If you are affected by sore spots and bumps on your face and body, fear not, you are not alone. 80% of 11 to 30 years old suffer from the skin outbreak know as acne. Most commonly on the face, these unwelcome spots can also appear on you back and chest.
Skin is our biggest organ, and its wellbeing is a direct reflection of what goes into our bodies, as well as how we feel. But what causes acne? is it just hormones? Is it diet? Lifestyle perhaps? Unfortunately, all the above are contributors.
For years the link between acne and diet was only a myth, but an article about Canadian Inuit in a 1971 issued by Nutrition Today stated that the Inuit population started getting acne only when they began eating processed foods.
Our very own skin expert, Dr Spiezia, explains: ‘Diets rich in bleached carbohydrates, sugars, preservatives and colorants can be highly inflammatory. The excess of high GI food stimulates too much insulin, producing a endocrine cascade reactions in the body, which effect the skin and can lead to acne. The growth hormones in products like dairy and meat can also contribute to outbreaks as they interfere with the skin epidermal renewal.’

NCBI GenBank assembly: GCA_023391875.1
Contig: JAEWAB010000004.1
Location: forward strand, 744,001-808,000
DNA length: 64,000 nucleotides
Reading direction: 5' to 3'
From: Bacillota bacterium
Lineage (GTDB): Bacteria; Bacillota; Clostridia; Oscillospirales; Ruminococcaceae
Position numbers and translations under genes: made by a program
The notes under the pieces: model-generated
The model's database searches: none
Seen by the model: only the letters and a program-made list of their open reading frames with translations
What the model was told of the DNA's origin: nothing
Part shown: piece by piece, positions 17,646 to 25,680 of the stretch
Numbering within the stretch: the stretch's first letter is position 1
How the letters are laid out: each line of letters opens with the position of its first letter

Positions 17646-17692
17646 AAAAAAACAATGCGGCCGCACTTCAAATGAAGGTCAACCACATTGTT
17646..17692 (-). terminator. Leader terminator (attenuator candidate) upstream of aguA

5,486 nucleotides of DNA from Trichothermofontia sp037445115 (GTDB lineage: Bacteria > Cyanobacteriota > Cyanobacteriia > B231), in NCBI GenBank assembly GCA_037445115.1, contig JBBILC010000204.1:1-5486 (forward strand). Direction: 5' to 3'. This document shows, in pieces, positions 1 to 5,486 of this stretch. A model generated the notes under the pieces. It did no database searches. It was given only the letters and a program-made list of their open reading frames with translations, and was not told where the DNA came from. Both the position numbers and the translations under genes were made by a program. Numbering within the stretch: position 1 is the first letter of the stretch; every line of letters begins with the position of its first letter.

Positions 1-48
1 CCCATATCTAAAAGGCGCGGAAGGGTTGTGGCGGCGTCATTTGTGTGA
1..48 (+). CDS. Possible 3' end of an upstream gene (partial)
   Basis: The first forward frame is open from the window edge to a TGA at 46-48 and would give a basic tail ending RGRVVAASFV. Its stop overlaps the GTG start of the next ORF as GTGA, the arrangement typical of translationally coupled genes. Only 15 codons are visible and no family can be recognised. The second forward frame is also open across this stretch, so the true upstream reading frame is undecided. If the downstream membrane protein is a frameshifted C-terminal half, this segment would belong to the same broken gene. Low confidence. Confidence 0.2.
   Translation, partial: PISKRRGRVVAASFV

Foods with a high GI such as:
Foods with a low GI such as:
Some researches show that antioxidants, like vitamin C, anthocyanins, and those in green tea, can reduce the oxidative stress and therefore acne breakouts.
Keep the skin clean: avoid using harsh chemical based skincare that strips the first layer of the skin, this will actually increase the sebum production (natural oil of the skin).
Oil-based skincare can actually help to balance the skin sebum and avoid the overproduction of oil
Include probiotics in your diet.
Acne can also be treated by omega-3 supplementation, oily fish, or linseed or hemp oil.